look after me under Clara's supervision. He began to say something to
me, but Clara motioned him to be silent.
I am still very tired, and must leave off.
My nerves have quieted down during that long illness. I have none of
those terrors that haunted me before. I only wish Clara would come
back as quickly as possible. It is not so much a longing for her
presence, as the selfishness of the convalescent, who feels that
nothing can replace her tender care and nursing. I know she will not
dwell close to me any longer; but her presence soothes me. Weakness
and helplessness cling to the protecting power as a child clings to
its mother. I am convinced that no other woman would have done for me
what Clara did; other women would have thought more of the proprieties
than of saving a man's life. Thinking of this, bitterness rises in my
throat, and there is one name on my lips--But those are things better
left alone, as long as I have not strength enough to think about them.
Clara used to sleep fully dressed on the sofa in the room next to
mine, with the door open. Whenever I moved she was at once at
my bedside: I saw her by night, leaning over my bed, her hair
disarranged, and eyes winking with sleeplessness and fatigue. She
herself measured out my physic, and raised my head from the pillow.
When, in moments of consciousness, I wanted to thank her, she put a
finger to her lips as a sign that the doctor had enjoined quietness. I
do not know how many nights she spent at my bedside. She looked very
tired in the daytime, and, when sitting near me in an armchair,
sometimes dozed off in the middle of a sentence. Waking up she smiled
at me, and dozed again. At nights she walked to and fro in her own
room, in order to keep awake; but so softly that I could not have
known it but for the shadow moving on the wall, which I saw through
the open door. Once, when she was near me, not knowing how to express
my gratitude, I raised her hand to my lips; she stooped down quickly,
and, before I could prevent it, kissed my hand. But I must confess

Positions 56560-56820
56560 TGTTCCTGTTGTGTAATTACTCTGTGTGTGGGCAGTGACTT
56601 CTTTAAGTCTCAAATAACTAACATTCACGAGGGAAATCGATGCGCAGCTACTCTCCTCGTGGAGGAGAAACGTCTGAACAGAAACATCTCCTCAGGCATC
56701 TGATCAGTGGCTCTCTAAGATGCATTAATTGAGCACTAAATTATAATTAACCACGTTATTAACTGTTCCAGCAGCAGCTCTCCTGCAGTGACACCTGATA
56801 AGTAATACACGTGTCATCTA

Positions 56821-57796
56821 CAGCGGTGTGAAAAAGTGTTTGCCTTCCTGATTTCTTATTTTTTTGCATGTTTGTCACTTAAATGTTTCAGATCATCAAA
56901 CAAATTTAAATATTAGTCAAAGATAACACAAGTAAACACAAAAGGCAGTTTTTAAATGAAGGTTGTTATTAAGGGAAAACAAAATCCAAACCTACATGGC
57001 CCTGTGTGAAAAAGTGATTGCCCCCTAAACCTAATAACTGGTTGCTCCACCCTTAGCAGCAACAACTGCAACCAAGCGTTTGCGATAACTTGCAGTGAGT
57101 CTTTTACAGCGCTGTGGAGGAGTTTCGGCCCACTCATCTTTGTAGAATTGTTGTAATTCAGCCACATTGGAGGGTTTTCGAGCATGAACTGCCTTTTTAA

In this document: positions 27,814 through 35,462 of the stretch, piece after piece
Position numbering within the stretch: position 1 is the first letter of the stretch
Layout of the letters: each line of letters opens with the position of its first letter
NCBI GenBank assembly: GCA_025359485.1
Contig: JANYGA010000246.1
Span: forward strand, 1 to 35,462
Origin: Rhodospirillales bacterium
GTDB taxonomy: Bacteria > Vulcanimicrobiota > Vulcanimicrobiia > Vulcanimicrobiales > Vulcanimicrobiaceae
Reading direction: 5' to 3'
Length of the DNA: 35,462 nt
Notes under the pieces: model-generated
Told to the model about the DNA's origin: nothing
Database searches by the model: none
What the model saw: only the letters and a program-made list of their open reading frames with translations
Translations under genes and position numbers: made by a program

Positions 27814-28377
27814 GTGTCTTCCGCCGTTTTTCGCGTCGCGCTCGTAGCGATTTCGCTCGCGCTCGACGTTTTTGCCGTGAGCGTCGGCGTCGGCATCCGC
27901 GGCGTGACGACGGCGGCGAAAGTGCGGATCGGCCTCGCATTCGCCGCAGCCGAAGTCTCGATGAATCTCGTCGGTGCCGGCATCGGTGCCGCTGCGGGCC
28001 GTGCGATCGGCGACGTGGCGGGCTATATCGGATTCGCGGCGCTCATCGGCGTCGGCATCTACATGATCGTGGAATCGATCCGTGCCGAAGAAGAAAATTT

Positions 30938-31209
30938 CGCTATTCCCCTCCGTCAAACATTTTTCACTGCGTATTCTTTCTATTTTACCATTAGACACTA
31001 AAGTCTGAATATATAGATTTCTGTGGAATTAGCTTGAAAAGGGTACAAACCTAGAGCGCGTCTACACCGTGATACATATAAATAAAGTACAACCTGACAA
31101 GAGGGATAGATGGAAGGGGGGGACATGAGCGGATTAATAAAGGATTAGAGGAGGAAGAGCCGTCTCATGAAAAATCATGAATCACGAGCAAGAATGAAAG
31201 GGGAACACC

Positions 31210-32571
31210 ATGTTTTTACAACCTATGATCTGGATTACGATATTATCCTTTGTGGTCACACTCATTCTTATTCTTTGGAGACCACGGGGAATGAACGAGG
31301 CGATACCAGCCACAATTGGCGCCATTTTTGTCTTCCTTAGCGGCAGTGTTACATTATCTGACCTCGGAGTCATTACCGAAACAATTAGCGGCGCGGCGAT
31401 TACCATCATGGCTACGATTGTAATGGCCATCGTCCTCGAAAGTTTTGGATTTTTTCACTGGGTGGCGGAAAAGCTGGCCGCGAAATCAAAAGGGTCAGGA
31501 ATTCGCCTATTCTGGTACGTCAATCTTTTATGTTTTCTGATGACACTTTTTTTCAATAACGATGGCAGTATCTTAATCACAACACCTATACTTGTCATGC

that I was not always so grateful. Sick people as a rule are fanciful
and irritable; I felt irritated at her being so tall. I felt a kind of
resentment that she was not like Aniela; for so long a time I had been
in the habit of acknowledging grace and beauty only in so far as they
approached the grace and beauty of that other one.
Sometimes, looking at Clara, I irritated myself inwardly by the most
singular thought that she is beautiful, not because nature meant
her to be beautiful,--not by right of her race,--but by a fortunate
accident of birth. Sometimes other beautiful feminine heads made
upon me the same impression. These are subtle shades which only very
delicate and sensitive nerves can perceive.
There were moments, especially at night, when, looking at Clara's face
grown thin and tired with watching me, I had a delusion that I saw the
other one. This happened when she was sitting in the half-light, a
certain distance from my bed. This delusion was fostered by fever and
a sick brain, for which impossibilities do not exist. Sometimes my
mind wandered and I called Clara by that other's name, spoke to her as
if she were Aniela. I remember it as if in a dream.
The banker B. sent me some letters written by my aunt. She asks me
about my plans for the future. She writes even about the crops, but
nothing about the inmates of Ploszow. I do not even know whether they
be alive or dead. What an irritating way of writing letters. What do I
care about the crops, and about the whole estate? I replied at once,
and could not disguise my displeasure.
To-day I received a telegram from Kromitzki addressed to Warsaw. My
aunt, instead of sending its contents in another telegram, put it into
an envelope, and sent it by post. Kromitzki entreats me to save my own
money and his whole future by sending him another twenty-five thousand
roubles. Beading this I merely shrugged my shoulders. What do I care
now for Kromitzki or my money? Let it go with the rest! If he only
knew the reason I helped him the first time, he would not ask me now.
Let him bear his losses as quietly as I bear mine. Moreover, there is
awaiting him the "great news;" that ought to comfort him. Rejoice as
much as you can; have as many children as you like; but if you think I